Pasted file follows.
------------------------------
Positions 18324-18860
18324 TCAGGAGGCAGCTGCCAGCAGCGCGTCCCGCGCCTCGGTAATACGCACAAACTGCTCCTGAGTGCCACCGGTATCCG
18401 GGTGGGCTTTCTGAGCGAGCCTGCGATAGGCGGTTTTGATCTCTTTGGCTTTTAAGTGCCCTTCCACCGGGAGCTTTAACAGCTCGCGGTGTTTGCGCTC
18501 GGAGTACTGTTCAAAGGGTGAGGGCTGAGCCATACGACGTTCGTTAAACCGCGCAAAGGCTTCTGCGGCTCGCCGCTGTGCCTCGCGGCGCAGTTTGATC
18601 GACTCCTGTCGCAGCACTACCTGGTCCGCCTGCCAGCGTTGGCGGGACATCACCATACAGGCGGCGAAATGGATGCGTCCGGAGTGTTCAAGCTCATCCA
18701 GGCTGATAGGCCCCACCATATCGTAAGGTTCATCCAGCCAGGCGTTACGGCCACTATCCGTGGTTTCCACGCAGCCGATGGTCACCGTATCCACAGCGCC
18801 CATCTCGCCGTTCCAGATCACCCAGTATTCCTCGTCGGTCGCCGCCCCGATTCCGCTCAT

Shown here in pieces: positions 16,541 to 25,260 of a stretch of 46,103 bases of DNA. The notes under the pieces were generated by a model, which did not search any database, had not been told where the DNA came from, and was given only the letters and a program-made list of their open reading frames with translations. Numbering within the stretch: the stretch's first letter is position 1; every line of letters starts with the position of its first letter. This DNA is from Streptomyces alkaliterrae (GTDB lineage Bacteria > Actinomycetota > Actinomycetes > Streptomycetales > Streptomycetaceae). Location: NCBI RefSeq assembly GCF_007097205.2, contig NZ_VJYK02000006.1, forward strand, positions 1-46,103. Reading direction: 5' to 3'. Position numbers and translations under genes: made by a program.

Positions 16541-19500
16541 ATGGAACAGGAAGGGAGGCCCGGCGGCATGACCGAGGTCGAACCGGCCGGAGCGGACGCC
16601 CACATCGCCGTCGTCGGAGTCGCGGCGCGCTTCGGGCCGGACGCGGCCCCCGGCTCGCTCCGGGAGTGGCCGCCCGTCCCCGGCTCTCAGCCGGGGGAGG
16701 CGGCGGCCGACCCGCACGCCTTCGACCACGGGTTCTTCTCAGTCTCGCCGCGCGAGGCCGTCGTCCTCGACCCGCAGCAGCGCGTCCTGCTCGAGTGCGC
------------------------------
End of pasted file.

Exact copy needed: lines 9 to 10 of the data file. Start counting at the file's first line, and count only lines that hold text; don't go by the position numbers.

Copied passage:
Positions 16541-19500
16541 ATGGAACAGGAAGGGAGGCCCGGCGGCATGACCGAGGTCGAACCGGCCGGAGCGGACGCC